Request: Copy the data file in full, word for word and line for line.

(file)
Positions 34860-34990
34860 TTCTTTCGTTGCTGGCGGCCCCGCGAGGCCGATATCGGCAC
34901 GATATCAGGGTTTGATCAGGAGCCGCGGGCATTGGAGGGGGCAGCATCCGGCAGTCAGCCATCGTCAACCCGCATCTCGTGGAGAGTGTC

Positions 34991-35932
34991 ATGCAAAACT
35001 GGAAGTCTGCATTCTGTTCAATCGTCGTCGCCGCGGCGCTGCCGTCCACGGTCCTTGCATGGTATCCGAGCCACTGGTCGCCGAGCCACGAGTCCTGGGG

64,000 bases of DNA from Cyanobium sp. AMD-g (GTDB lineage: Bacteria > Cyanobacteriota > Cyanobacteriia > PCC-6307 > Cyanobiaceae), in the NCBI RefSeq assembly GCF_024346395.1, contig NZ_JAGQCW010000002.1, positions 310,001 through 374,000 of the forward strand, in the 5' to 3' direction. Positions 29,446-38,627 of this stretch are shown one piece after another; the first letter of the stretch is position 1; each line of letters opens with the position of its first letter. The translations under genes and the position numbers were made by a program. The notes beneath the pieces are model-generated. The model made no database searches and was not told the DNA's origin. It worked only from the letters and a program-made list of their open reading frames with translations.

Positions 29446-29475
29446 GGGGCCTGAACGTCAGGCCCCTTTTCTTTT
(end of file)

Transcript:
Positions 34860-34990
34860 TTCTTTCGTTGCTGGCGGCCCCGCGAGGCCGATATCGGCAC
34901 GATATCAGGGTTTGATCAGGAGCCGCGGGCATTGGAGGGGGCAGCATCCGGCAGTCAGCCATCGTCAACCCGCATCTCGTGGAGAGTGTC

Positions 34991-35932
34991 ATGCAAAACT
35001 GGAAGTCTGCATTCTGTTCAATCGTCGTCGCCGCGGCGCTGCCGTCCACGGTCCTTGCATGGTATCCGAGCCACTGGTCGCCGAGCCACGAGTCCTGGGG

64,000 bases of DNA from Cyanobium sp. AMD-g (GTDB lineage: Bacteria > Cyanobacteriota > Cyanobacteriia > PCC-6307 > Cyanobiaceae), in the NCBI RefSeq assembly GCF_024346395.1, contig NZ_JAGQCW010000002.1, positions 310,001 through 374,000 of the forward strand, in the 5' to 3' direction. Positions 29,446-38,627 of this stretch are shown one piece after another; the first letter of the stretch is position 1; each line of letters opens with the position of its first letter. The translations under genes and the position numbers were made by a program. The notes beneath the pieces are model-generated. The model made no database searches and was not told the DNA's origin. It worked only from the letters and a program-made list of their open reading frames with translations.

Positions 29446-29475
29446 GGGGCCTGAACGTCAGGCCCCTTTTCTTTT